By Mary Lynn Campbell
We as monkey caregivers must live everyday with the knowledge that safety is the most important thing to be aware of with our monkeys. In choosing to follow Safety First monkey care-giving, when you are away from your home with your monkey, you will be able to relax and enjoy your time with your friends and family. I have found that peace of mind when it comes to monkeys is something that I must have at all times. So, it is very important for me to make plans ahead of time in order to know what I would do in case of a real emergency; such as a monkey is stolen, or one escapes, or even an accident, such as a bite or scratch happens involving another person.
A motto that I live by is to always choose to think about Safety First when planning the events or outings that I will be attending. These are just a few of the questions that I will ask myself before I say yes to taking the monkeys out: Is this okay to do with my monkeys? Will their safety be in prosody? Will anyone else be put in danger with what I am planning to do with my monkey? Will the temperatures be acceptable? Will there be pets that are not tethered?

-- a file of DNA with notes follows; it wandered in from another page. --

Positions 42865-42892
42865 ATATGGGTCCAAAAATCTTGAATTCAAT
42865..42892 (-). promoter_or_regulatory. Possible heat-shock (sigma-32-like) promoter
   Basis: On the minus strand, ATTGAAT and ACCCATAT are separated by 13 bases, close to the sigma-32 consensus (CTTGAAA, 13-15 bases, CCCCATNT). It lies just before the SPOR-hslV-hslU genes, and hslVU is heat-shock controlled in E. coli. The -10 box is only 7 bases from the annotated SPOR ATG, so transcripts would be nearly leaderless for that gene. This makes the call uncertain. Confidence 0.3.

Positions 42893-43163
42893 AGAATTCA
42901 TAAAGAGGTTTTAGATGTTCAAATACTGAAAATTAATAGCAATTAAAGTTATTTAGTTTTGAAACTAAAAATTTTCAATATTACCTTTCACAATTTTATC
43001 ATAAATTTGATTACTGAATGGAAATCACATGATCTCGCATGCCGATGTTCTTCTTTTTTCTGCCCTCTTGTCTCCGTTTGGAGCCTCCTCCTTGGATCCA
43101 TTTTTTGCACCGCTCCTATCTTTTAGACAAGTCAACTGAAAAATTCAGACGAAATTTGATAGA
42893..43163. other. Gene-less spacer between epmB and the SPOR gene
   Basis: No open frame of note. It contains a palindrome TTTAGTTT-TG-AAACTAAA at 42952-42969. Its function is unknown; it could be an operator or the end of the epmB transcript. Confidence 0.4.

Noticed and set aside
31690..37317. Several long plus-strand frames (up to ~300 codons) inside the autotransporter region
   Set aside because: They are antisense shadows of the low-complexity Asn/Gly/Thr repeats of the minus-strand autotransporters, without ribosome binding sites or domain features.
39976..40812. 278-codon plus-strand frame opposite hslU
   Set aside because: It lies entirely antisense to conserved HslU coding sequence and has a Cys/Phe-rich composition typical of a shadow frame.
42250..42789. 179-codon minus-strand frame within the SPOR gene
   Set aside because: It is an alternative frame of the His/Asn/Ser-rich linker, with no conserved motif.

The following information will always be here on this site for you and your loved ones to access if one of the above listed events takes place with your monkey. These are suggestions, of course, but I do know they have been tried and tested many times with a lot of people that have had to respond quickly to monkey emergencies.
I always feel that each of us must choose our own guidance first and to always listen for peace.
It is a great idea to make plans about what you would do if you were to have your monkey escape or bite someone.
I know this is a very hard place for many caregivers to go to in their thoughts, but it is a very important thing to do. When you know what you would do in a monkey emergency, you will automatically put into action those plans because you have gone over them several times.
You do not have time to panic, cry, or become angry, when a negative event has taken place.
Fear, anger, shock, or crying are not going to help during a crisis. Good solid plans are always the best way to deal with if the above events happen. Try with all of your heart and soul to be positive and only believe or say positive things about the event. There is not a place during a time like this for negative thoughts or actions to be spoken or thought about.
I am licensed through the USDA and am required to carry my written paper work with me at all times I am out with the monkeys. So, this is an automatic thing with me, but I highly recommend that you choose to carry your written ownership papers, vet check ups and other important information about your monkey with you at all times.
Why is it important to carry these important papers with you, Mary Lynn?